Named after Wembley, England, the Town of Wembley has traditionally served the agricultural sector. As it pays tribute to its rural nature, this neighborly community gets together to celebrate annual events that you do not want to miss.
A Demolition Derby is held annually with a full day of family entertainment. The day starts off with the town parade, show and shine, kids’ activities and games and then of course the demolition derby. To end the festivities a Rock Concert sponsored by the Wembley and District Agricultural society is held in the Recreation Centre. The newest event held in the town is a two day Mud Bog. There are two race pits, one “Hill in the Hole” pit and of course a deep mud challenge. This annual event is mud flinging, wheel spinning, adrenaline filled good time.
Wembley is the gateway to the dinosaurs and is the home of the 41,000 square foot, state-of-the art Philip J. Currie Dinosaur Museum. The Pipestone Creek area, located south of the Town of Wembley, has received international attention due to the discovery of the world’s largest Pachyrhinosaurus (“thick nosed” horned dinosaur) bone bed. The Pipestone Creek site contains hundreds of dinosaur skeletons, and is one of the best horned dinosaur bone beds found in North America. The Dinosaur Museum is a world class museum. The Museum and the Dinosaur Bone bed are a major tourism destination site for northwestern Alberta travelers.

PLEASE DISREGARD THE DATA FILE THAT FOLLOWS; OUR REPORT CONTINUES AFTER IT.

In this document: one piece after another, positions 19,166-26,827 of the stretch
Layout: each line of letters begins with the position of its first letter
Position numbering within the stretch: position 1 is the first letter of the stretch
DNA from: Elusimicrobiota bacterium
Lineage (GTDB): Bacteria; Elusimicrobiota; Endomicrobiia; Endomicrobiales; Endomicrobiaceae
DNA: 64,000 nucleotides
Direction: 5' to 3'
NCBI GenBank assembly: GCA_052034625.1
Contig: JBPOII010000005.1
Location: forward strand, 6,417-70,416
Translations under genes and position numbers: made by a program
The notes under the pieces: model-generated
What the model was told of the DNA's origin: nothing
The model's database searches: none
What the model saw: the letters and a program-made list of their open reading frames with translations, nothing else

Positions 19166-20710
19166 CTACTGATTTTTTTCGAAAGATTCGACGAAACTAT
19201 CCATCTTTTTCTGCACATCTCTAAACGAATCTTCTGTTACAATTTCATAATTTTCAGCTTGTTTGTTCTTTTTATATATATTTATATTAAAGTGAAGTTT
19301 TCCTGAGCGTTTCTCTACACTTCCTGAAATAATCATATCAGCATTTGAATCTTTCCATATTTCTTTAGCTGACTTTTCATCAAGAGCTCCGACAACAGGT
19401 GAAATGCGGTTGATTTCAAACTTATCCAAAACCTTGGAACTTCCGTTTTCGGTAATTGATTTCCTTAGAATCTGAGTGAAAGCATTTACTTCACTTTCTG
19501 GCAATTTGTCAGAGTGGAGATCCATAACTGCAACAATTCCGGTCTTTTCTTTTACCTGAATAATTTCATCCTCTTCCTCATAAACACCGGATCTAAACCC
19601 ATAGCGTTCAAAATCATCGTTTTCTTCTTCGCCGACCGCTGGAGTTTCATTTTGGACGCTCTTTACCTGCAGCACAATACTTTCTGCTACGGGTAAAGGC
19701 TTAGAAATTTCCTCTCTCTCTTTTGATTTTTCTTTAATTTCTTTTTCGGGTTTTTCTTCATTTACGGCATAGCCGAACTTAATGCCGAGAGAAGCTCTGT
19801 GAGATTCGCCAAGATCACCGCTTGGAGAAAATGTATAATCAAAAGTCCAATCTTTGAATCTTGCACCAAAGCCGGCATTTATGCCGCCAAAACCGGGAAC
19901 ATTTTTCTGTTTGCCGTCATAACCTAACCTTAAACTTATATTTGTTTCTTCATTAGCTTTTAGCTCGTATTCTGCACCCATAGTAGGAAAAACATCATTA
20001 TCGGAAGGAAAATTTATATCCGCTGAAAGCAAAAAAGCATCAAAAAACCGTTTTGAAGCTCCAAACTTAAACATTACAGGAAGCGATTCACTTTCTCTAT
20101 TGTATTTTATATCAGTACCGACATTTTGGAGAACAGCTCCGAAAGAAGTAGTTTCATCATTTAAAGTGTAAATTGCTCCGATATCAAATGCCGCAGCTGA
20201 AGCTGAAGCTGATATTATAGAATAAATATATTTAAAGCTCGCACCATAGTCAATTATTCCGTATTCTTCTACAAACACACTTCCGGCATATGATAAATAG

According to the Grande Prairie Regional College paleontology program, it’s a theory that during a migration more than 70 million years ago, a herd of the thick-nosed, plant-eating pachyrhinos tried to cross a river in a flood. The animals may have panicked and similar to the mass mortality of a Quebec caribou herd in the ‘80s, the dinosaurs died in the flood. It’s theorized the carcasses were washed downriver until they settled in a final location. Once there, the bones were disarticulated, jumbled up like a puzzle. Bone bed tours are offered on a regular basis.
Wembley currently has a population of over 1500, and has amenities such as a skating rink, skateboard park, soccer, baseball, football fields and Sunset Lake Park. This park houses seven electrical camping sites with a non-serviced overflow and tenting area, flush washrooms with shower facility located in a spacious gazebo shelter. Included in the park are a dumping station, fire pits, firewood and marshland boardwalks. The campground opens in mid-May and closes in late September. Sunset also hosts a wonderful playground that has multiple climbing structures, gliders, slides, tire swings, swings, balance apprentice and a spray deck for those warm summer days. The playground is surrounded by wonderful green space which provides great places from picnics, Frisbee, Horse shoes and family time alike. This area also provides an excellent opportunity for bird watchers to check many local species off their list, hosting species of both marsh lands and Boreal Forests.